• Greg
    6 years ago

    First off I just want to say thank you for your story. Second, I usually don’t and have never wrote anything or replied to any of the stories, but after reading your story I was amazed at how similar and parallel my story is to yours. But maybe that is par for the course. I was diagnosed in 2009 after some weird tingling in my legs which raised an eyebrow to my primary doctor. And like you I know that there is not a day that doesn’t go by that in someway somehow I think about it. But like you said I also have to keep in mind that there are way worse things to be diagnosed with. I’m also a recovering alcoholic and I was diagnosed with MS a month after I got sober. In someway I think my MS has also helped me to stay sober because I know I have to take care of myself and take care of my MS. Life is good today. I have a wonderful family and a great job, and I’m very thankful to God for the progress in medicine for all diseases, and for the support and for stories like yours. Merry Christmas and may God bless you and your family.

  • Steve Woodward author
    6 years ago

    And to you and yours, Greg. Thanks for your comment.

  • But You Look So Well
    6 years ago

    I’ve had MS for about 35 years now, and I had to laugh when I read that remark about “Got an MRI and a lumbar puncture”. When we were exploring why I kept feeling like I had to pee ALL THE TIME, all that was available to me was a lumbar puncture. I do remember the lumbar puncture, because at the time, another guy got one, and he was complaining bitterly about it and loudly. Finally he demanded to know why he felt like liquid was dripping down his back, and an orderly said to him “Because yer brains are leakin’ out yer ass.” This was in the days before political correctness, mind you. I got my diagnosis in August 1981, three years after my first symptom (the MS hug). And I definitely remember the time I started treatment with a DMD, blessed Copaxone. Took me 45 minutes to set up the shot. this was back in the day before the shots came prepared. And I remember the day I had my serious exacerbation that started me down the road to secondary progressive. And I remember the day I started exercising. That was the day I really feel like I started to manage my MS, and even though I am 65 now and haven’t got a molecule of white matter left in my brain, I feel great! No anniversaries for me, just todays. Thank you for your article – this is the only MS site I feel at home in.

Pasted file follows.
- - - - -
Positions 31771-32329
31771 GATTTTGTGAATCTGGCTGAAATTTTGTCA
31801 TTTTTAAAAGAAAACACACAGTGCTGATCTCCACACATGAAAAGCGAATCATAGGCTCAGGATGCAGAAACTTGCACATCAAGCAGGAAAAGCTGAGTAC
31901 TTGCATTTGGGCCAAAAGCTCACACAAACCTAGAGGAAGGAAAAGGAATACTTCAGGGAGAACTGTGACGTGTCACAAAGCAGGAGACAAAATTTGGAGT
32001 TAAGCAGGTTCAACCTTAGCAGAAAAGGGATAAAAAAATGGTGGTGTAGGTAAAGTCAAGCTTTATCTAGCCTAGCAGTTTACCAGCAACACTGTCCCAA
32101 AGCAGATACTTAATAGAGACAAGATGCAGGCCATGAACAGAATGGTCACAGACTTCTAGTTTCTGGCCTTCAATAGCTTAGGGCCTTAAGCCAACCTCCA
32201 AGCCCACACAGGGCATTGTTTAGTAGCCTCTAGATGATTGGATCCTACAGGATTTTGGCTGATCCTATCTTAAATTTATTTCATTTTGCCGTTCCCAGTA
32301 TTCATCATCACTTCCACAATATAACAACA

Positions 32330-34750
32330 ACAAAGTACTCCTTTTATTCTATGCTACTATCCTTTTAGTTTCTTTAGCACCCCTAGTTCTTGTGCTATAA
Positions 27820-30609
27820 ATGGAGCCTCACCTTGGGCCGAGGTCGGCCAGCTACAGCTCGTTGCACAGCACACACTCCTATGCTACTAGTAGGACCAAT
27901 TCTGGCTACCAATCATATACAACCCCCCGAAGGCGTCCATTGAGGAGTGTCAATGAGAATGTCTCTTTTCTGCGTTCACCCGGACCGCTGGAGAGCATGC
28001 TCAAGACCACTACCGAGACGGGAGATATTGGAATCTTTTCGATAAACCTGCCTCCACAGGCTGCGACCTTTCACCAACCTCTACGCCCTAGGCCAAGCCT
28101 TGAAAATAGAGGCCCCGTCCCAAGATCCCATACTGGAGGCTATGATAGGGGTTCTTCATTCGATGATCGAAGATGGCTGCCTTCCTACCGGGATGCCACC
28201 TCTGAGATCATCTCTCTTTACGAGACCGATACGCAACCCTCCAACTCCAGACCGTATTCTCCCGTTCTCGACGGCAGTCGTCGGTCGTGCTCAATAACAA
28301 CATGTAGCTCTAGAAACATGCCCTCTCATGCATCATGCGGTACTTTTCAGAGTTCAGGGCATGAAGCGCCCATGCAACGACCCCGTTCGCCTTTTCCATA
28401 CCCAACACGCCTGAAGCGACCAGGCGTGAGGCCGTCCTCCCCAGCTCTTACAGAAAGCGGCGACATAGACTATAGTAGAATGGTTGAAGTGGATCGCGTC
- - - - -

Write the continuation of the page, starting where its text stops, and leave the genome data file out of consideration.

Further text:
• Kim Imus Schaefer
    6 years ago

    I was 21, and went into the hospital on May 2nd 1991 for ten days of diagnostic testing. That was NOT the “Exact” diagnosis date, but it was the date that changed my life FOREVER.
    I was never able to go back to work again. I worked as an Independant hairdresser (booth renting my own space). My MS just got worse for 4 months after my diagnosis, until I couldn’t feel anything from the neck down or even hold a tissue to blow my nose. But entering the hospital May 2nd 1991 will ALWAYS stick out in my head!!! Even though I had many other HUGE dates in my “MS Experience”, including having to cancel a wedding and being told that I “would never be able to walk again”. And that was suppose to be “what we could hope for” if the chemo (Cytoxin) worked with a 20% success rate.
    I DIDN’T like that answer and was determined to prove them wrong. I did TONS of visualization while in the hospital receiving my treatments. I ended up walking Out of the hospital.